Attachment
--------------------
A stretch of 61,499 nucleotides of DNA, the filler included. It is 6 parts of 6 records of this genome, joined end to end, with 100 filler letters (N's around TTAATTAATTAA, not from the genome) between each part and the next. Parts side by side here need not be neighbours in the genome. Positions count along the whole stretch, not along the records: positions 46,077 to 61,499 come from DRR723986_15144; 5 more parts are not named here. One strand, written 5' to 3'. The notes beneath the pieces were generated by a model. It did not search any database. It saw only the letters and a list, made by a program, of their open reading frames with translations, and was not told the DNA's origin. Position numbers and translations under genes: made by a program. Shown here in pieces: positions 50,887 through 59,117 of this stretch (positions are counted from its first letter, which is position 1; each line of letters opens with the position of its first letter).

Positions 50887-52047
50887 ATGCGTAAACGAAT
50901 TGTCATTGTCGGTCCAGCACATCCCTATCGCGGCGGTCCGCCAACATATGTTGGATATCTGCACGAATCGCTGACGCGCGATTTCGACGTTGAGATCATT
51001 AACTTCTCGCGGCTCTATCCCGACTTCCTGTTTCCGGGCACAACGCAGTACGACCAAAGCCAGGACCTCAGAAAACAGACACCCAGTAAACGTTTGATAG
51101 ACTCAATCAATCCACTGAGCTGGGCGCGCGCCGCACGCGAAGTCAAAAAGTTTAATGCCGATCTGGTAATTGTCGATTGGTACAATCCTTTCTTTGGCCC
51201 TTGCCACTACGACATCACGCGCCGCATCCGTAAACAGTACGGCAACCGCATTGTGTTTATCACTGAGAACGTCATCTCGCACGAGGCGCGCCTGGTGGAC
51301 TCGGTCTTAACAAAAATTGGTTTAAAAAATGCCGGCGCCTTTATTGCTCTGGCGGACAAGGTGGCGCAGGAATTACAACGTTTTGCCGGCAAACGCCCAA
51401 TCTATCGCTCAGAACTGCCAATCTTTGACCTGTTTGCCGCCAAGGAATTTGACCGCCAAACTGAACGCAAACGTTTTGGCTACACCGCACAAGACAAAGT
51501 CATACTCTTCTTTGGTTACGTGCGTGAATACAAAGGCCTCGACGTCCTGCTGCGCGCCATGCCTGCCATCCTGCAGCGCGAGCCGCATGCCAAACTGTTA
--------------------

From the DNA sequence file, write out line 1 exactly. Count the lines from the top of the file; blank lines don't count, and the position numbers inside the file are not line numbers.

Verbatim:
A stretch of 61,499 nucleotides of DNA, the filler included. It is 6 parts of 6 records of this genome, joined end to end, with 100 filler letters (N's around TTAATTAATTAA, not from the genome) between each part and the next. Parts side by side here need not be neighbours in the genome. Positions count along the whole stretch, not along the records: positions 46,077 to 61,499 come from DRR723986_15144; 5 more parts are not named here. One strand, written 5' to 3'. The notes beneath the pieces were generated by a model. It did not search any database. It saw only the letters and a list, made by a program, of their open reading frames with translations, and was not told the DNA's origin. Position numbers and translations under genes: made by a program. Shown here in pieces: positions 50,887 through 59,117 of this stretch (positions are counted from its first letter, which is position 1; each line of letters opens with the position of its first letter).